Following an all-night negotiating session and years of talks, the fifth International Conference on Chemicals Management (ICCM5) formally adopted a new global framework for the integrated management of chemicals and waste beyond 2020, the ‘Global Framework on Chemicals – For a Planet Free of Harm from Chemicals and Waste.’ The Conference also adopted the Bonn Declaration, a political statement drafted over months of informal consultations and agreed to in the final hours. 

ICCM5 met from 25-29 September in Bonn, Germany, concluding over 16 hours after its scheduled end, in the morning of 30 September. The Earth Negotiations Bulletin (ENB) summary report of the meeting highlights that much of the delay for both the Framework’s and the Declaration’s adoption was caused by entrenched positions related to, among others, text referencing the principle of common but differentiated responsibilities (CBDR), technology transfer “on mutually agreed terms,” and the polluter-pays principle, all of which remained bracketed until the very last moment in both negotiations.

Based around 28 targets, the Global Framework outlines a roadmap for countries and stakeholders to collaboratively address the lifecycle of chemicals, including products and waste. According to ENB, the 12-part Framework, its three annexes, and the accompanying 12 resolutions “provide a rationale, targets, and actions to ensure that a broad cross-section of stakeholders from governments, international technical agencies, civil society, and the private sector can collaborate” on such issues as:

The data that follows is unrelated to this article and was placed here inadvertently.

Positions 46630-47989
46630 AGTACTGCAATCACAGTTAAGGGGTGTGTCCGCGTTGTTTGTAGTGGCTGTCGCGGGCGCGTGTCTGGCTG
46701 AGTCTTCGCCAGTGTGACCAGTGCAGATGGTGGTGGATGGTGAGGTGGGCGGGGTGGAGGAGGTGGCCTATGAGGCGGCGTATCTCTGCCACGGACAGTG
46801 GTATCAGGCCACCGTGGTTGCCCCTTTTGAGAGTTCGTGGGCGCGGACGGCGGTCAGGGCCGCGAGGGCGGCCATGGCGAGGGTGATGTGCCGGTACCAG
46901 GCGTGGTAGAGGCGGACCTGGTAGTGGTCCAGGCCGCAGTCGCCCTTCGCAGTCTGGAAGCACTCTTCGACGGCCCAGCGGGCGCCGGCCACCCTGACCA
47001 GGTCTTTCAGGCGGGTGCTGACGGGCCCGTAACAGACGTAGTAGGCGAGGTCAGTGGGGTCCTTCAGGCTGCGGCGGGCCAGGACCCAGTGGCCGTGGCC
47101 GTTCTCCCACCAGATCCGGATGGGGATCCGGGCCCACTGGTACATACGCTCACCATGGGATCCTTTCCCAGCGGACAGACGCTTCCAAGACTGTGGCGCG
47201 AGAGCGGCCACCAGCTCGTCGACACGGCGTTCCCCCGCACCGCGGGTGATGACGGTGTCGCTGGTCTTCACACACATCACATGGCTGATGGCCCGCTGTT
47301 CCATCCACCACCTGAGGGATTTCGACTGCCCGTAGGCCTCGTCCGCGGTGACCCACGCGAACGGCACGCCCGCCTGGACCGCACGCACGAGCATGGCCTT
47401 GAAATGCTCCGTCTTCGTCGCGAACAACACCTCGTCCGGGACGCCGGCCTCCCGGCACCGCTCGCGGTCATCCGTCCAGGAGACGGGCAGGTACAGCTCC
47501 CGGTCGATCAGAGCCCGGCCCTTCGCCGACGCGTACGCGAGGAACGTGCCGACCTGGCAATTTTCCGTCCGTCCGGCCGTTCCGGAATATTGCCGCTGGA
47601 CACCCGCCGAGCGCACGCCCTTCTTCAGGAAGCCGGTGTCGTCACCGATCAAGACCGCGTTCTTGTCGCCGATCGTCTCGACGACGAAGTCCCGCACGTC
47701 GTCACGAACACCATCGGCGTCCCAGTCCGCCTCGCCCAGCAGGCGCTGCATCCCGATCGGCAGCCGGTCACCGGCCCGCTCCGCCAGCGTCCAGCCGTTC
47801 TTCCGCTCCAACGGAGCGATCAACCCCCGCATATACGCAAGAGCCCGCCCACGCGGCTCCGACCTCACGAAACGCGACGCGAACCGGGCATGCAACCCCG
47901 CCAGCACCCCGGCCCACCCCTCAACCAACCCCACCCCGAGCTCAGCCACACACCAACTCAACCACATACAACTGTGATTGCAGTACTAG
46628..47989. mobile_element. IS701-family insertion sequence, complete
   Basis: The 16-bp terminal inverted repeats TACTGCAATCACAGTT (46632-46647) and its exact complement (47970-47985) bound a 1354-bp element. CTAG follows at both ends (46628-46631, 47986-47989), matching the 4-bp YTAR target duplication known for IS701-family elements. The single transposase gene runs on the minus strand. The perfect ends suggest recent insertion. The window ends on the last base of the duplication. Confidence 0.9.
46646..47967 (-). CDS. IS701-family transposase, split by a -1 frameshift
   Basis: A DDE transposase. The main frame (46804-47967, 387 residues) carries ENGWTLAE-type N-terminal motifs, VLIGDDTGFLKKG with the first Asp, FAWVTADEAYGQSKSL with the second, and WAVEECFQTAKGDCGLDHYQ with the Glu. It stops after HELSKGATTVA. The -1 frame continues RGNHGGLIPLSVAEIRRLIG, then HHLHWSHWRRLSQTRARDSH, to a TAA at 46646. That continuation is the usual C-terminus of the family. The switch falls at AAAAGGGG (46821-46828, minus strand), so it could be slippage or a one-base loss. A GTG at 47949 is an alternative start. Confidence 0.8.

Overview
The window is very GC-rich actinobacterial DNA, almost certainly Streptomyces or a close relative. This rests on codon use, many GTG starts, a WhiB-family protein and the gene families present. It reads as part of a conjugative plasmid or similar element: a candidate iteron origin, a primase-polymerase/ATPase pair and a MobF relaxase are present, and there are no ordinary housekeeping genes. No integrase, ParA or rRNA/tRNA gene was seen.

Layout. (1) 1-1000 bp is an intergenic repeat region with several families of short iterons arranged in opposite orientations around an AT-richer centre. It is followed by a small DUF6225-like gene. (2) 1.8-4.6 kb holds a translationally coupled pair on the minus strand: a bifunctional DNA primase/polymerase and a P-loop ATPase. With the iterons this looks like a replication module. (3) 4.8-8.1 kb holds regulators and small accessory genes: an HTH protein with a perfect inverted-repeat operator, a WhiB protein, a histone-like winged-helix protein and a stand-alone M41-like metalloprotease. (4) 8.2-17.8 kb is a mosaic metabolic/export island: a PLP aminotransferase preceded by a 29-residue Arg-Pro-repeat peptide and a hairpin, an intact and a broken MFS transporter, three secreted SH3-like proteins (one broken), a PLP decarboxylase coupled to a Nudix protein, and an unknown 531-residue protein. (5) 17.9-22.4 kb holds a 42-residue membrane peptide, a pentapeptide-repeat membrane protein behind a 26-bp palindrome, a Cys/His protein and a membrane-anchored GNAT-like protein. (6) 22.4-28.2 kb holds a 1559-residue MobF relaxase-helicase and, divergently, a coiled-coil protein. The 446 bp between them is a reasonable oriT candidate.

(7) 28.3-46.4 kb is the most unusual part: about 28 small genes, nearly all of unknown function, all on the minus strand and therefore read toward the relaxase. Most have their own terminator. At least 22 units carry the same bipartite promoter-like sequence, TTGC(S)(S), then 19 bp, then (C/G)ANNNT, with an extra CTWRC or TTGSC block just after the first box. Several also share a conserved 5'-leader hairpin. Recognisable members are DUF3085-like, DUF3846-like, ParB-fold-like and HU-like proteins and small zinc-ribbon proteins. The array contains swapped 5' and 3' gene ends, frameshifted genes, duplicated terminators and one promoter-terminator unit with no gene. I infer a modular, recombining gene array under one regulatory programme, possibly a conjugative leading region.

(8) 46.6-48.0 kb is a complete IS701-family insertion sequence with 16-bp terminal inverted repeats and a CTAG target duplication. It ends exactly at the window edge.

• phasing out the most harmful chemicals;
  • strengthening capacity building, particularly for countries with weak enforcement regimes; and
  • creating better linkages across diverse sectors, including health and occupational safety, trade, agriculture, energy, and transport. 

The negotiating process was unique in that representatives from governments, the private sector, non-governmental and intergovernmental organizations, youth, and academia participated at the same level.

“Everyone on this planet should be able to live and work without fear of falling sick or dying from chemical exposure. … This … framework provides a vision for a planet free of harm from chemicals and waste, for a safe, healthy and sustainable future,” stressed UN Environment Programme (UNEP) Executive Director Inger Andersen, welcoming the Framework’s adoption, which, she said, elevated pollution and waste, so that they are recognized at the same level as the crises of climate change and nature and biodiversity loss, which already have frameworks in place.

Pledging EUR 20 million to the new Framework on behalf of her government, German Environment Minister Steffi Lemke said stakeholders now have a concrete tool with which to raise the profile of chemicals issues at the UN General Assembly (UNGA) and other global fora. She announced her country’s intention to ask the UNGA in 2024 to build upon the Framework to raise the profile of chemicals and waste management within the UN system.

The Global Framework, inter alia, calls for preventing the illegal trade and trafficking of chemicals and waste, implementing national legal frameworks, and phasing out by 2035 of highly hazardous pesticides (HHPs) in agriculture. It also calls for transitioning to safer and more sustainable chemical alternatives, responsibly managing chemicals in various sectors – including industry, agriculture, and healthcare – and enhancing transparency of and access to information regarding chemicals and their associated risks.